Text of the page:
This blog was co-authored by Jeremy Proville, Director: Office of the Chief Economist, and Ananya Roy, Senior Health Scientist at EDF.
New analysis finds that prevalent methods of assessing impacts of air pollution underestimate pollution’s health impacts on people of color.
Everyone has the right to breathe clean air. Yet communities of color, falsely labeled as “hazardous” in the 1930s, experienced decades of depressed property values and higher siting of industrial facilities and highways, resulting in higher exposure to air pollution. Environmental racism like this causes unjust, unequal health harms.
Yet the issue of Environmental Justice and its impact on health extends beyond disparate exposure alone. Communities of color are exposed to higher levels of air pollution and are more vulnerable to that air pollution. Racist policies, institutional practices, and disenfranchisement have caused disinvestment in housing, transportation, economic opportunity, education, food, access to health care, and beyond in these communities. All of these overlapping inequities not only manifest in health disparities for these families, but also result in greater health impacts from pollution exposure. In fact, a recent study of 60 million Medicare beneficiaries found that older Black people are three times more likely to die from exposure to pollution than white people when exposed to the same levels of fine particle air pollution or soot.
The federal government usually assumes that air pollution exposes everyone to the same risk. Yet the risks are not the same. The disparate harm caused by pollution to Black and Hispanic communities cannot be ignored, and should be addressed directly in estimating the benefits and costs of pollution policies in order to ensure that everyone’s health and wellbeing is protected.
New research uncovers how pollution impacts have been underestimated
In a new journal article in Environmental Health Perspectives, EDF researchers and Carnegie Mellon University professor Nicholas Muller leverage this new understanding of racial/ethnic disparities in air pollution-caused mortality risks. The work seeks to understand the policy impacts of using race/ethnic-specific inputs rather than using data inputs that average the effects across all populations.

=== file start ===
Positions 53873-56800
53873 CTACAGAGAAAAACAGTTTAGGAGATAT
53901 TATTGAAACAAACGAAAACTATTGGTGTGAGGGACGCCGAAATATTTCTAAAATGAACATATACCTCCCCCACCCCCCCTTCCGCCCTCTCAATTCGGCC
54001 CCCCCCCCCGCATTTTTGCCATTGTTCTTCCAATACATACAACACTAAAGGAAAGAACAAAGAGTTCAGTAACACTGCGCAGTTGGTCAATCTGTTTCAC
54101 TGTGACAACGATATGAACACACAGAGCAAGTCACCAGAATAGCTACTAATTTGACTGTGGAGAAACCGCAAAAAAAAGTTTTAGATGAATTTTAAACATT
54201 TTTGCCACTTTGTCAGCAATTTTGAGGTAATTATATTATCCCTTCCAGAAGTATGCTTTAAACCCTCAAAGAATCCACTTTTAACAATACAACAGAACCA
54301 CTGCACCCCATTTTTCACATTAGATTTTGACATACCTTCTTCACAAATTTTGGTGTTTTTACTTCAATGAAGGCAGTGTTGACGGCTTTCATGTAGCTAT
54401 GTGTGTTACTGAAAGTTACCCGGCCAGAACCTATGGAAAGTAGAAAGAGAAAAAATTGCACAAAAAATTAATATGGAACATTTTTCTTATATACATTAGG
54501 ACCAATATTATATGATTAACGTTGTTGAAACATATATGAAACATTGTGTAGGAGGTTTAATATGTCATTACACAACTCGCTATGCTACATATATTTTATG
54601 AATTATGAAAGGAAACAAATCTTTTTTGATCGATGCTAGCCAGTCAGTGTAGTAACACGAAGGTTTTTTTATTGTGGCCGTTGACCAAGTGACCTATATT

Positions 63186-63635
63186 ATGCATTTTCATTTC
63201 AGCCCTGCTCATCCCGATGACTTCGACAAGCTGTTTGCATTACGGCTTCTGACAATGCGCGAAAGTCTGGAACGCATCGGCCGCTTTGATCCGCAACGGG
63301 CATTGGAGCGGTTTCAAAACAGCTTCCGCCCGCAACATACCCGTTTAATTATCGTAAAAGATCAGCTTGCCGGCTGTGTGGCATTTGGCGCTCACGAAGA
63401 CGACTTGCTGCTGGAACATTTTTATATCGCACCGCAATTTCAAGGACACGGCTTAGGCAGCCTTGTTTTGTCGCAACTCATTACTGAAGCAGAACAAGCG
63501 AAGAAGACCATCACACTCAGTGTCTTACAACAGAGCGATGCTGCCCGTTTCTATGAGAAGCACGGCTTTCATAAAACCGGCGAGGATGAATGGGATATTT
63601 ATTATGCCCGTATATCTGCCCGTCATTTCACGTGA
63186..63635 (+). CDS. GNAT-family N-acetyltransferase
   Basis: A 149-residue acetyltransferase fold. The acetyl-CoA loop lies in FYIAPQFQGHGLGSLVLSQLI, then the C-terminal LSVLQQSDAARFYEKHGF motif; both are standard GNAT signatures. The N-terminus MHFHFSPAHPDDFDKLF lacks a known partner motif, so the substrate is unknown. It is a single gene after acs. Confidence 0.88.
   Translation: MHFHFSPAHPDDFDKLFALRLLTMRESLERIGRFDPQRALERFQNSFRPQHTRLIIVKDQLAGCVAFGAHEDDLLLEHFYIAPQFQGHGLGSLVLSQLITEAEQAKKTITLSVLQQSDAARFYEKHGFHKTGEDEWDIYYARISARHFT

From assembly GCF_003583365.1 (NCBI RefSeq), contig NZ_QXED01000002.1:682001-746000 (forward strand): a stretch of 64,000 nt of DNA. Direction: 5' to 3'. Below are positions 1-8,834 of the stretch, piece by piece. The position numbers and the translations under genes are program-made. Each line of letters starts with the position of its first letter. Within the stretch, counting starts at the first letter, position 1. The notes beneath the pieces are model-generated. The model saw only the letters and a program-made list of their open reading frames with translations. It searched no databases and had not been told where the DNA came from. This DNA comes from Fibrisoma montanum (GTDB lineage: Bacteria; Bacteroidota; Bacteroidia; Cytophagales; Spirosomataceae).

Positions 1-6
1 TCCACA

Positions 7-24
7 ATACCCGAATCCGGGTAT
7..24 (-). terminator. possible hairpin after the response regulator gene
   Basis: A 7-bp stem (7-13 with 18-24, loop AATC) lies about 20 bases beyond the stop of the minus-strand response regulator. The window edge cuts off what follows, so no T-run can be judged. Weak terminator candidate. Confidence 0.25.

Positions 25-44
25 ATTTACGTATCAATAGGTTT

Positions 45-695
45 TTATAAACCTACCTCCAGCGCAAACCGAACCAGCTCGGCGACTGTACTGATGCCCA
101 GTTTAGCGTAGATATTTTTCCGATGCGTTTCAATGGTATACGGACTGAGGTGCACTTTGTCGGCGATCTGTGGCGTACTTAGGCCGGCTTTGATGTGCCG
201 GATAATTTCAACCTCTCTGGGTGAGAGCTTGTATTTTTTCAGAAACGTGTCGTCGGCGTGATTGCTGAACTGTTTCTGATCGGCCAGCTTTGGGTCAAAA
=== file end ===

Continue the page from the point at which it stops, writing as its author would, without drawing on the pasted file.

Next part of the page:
We find that using data inputs that average health response across race/ethnicity (effectively ignoring these real differences across groups) leads to:
- An underestimate of the overall mortality impacts of air pollution to all populations by 9%
- An undervaluation of the total costs of pollution across the country by $100 billion.
But this is even more damaging for Black families, as taking into account the larger impact of pollution on their health would increase their estimated pollution-caused burden by 150%.
This has real-world implications for cost-benefit analyses associated with air pollution improvement policies. For example, the Mercury Air Toxics Standard (MATS), a policy that helped reduce pollution from the electric sector, provided much larger benefits to Black people than previously understood: by not accounting for the fact that air pollution is more harmful to these communities, an assessment of the policy would underestimate MATS’ benefits to Black families by 60%.
Changing approaches at the federal level
In EPA’s Policy Assessment for the Reconsideration of the Particulate Matter National Ambient Air Quality Standards (PM NAAQS), the agency has used, for the first time, methods similar to our study to assess the distributional benefits of strengthening the standard.
The results indicate that, when considering both exposure and vulnerability differences across race/ethnicity, older Black people in 30 metropolitan areas bear 27% (13,600 premature deaths) of the mortality burden of PM2.5 at an annual PM2.5 standard of 12 µg/m3, despite making up only 13% of the total population. Strengthening the annual PM2.5 standard from 12 to 8 µg/m3 would result in 4,260 fewer air pollution-attributable premature deaths in Black communities (representing 31% of the total prevented PM2.5– mortality benefits).
Without this type of race/ethnicity-specific information on pollution vulnerability, the EPA would not have been able to accurately estimate the benefits to communities from lower pollution concentrations. This kind of assessment needs to become the rule rather than the exception.
Our data choices matter
Our findings have a very clear implication for policy: when thinking about air quality policy, government agencies should use the most up-to-date race/ethnicity-specific inputs to understand and reduce environmental injustices, especially in the context of estimating benefits and costs of policies. Being agnostic to existing differences in pollution impacts across race/ethnicity obscures the benefits we could achieve by improving our air quality – both for communities of color, but also for society as a whole.